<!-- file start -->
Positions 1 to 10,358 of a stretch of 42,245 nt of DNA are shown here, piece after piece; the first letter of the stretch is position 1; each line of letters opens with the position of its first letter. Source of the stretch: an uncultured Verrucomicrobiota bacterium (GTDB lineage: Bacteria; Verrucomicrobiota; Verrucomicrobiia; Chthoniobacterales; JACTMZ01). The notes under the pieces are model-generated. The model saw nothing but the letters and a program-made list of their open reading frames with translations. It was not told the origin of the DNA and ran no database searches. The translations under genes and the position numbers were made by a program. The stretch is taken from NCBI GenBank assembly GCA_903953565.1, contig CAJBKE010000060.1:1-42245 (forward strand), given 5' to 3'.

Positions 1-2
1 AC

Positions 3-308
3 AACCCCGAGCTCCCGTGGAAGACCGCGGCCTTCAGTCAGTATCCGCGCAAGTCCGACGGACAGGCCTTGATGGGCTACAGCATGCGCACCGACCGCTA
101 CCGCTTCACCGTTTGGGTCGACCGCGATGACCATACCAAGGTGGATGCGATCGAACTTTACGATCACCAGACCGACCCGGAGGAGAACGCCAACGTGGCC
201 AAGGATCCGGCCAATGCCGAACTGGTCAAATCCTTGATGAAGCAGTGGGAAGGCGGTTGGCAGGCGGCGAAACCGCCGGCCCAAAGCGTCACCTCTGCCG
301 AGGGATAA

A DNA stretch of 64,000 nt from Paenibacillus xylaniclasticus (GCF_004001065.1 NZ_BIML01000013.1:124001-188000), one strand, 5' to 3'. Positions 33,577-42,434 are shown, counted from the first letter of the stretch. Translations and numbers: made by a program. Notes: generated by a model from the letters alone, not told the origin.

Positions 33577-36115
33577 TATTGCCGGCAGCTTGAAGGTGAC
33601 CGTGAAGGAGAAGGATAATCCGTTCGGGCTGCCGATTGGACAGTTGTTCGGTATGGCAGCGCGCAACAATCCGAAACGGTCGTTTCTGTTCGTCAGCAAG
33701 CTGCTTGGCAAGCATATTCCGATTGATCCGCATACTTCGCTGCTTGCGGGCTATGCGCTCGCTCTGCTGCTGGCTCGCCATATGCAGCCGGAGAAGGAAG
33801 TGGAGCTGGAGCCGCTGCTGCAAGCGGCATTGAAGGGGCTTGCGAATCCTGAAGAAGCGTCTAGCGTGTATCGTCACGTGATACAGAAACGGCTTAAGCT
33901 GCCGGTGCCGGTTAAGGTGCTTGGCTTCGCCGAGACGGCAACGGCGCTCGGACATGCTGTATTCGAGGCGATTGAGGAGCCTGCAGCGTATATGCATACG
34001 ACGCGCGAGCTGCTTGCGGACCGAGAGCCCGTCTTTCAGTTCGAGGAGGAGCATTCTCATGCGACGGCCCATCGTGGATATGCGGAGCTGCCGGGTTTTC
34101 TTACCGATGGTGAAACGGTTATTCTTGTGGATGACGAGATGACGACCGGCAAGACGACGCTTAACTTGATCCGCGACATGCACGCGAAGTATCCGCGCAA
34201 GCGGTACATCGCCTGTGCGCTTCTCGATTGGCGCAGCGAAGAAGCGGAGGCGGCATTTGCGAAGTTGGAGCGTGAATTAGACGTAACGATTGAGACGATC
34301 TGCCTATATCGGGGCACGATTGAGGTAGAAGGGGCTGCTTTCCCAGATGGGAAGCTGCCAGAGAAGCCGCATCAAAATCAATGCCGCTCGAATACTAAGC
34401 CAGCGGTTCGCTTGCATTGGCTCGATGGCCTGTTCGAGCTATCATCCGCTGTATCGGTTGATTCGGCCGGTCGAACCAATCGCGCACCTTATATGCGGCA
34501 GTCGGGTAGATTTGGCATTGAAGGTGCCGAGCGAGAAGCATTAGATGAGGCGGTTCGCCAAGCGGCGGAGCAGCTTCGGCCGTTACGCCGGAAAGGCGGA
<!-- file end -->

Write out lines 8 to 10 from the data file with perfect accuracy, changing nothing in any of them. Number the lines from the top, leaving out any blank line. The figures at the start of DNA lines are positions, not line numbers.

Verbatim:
301 AGGGATAA

A DNA stretch of 64,000 nt from Paenibacillus xylaniclasticus (GCF_004001065.1 NZ_BIML01000013.1:124001-188000), one strand, 5' to 3'. Positions 33,577-42,434 are shown, counted from the first letter of the stretch. Translations and numbers: made by a program. Notes: generated by a model from the letters alone, not told the origin.

Positions 33577-36115